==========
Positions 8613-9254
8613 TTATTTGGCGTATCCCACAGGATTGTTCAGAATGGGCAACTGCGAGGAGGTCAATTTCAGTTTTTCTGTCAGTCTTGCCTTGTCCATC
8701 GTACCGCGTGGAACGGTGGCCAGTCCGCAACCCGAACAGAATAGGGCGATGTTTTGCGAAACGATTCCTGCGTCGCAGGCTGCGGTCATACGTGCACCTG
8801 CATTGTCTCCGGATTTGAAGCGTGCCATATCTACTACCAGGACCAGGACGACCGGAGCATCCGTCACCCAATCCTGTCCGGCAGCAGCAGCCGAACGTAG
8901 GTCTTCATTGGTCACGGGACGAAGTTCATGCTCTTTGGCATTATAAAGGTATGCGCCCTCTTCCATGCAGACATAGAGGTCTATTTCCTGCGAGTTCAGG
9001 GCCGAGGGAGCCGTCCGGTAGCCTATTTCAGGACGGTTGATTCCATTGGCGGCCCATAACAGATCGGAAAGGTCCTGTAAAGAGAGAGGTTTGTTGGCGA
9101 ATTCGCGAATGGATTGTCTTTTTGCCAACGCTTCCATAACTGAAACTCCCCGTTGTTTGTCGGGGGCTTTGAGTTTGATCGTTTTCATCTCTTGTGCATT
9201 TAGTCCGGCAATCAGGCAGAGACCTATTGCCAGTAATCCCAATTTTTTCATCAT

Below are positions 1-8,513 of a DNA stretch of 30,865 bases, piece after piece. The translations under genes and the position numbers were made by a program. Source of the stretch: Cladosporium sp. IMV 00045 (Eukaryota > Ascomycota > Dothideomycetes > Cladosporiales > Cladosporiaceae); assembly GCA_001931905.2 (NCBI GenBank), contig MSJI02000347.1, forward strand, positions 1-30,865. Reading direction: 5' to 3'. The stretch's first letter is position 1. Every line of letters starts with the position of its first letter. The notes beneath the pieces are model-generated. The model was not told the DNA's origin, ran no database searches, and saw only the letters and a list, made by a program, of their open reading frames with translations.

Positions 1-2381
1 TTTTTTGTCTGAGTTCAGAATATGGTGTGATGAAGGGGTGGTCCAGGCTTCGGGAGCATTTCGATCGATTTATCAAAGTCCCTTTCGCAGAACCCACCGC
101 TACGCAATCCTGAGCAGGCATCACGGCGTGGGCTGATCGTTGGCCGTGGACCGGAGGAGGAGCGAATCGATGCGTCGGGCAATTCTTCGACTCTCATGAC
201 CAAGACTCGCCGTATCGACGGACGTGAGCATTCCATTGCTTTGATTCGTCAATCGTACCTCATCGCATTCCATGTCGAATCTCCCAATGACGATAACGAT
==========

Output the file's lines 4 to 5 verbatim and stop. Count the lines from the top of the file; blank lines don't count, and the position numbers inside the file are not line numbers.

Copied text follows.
8801 CATTGTCTCCGGATTTGAAGCGTGCCATATCTACTACCAGGACCAGGACGACCGGAGCATCCGTCACCCAATCCTGTCCGGCAGCAGCAGCCGAACGTAG
8901 GTCTTCATTGGTCACGGGACGAAGTTCATGCTCTTTGGCATTATAAAGGTATGCGCCCTCTTCCATGCAGACATAGAGGTCTATTTCCTGCGAGTTCAGG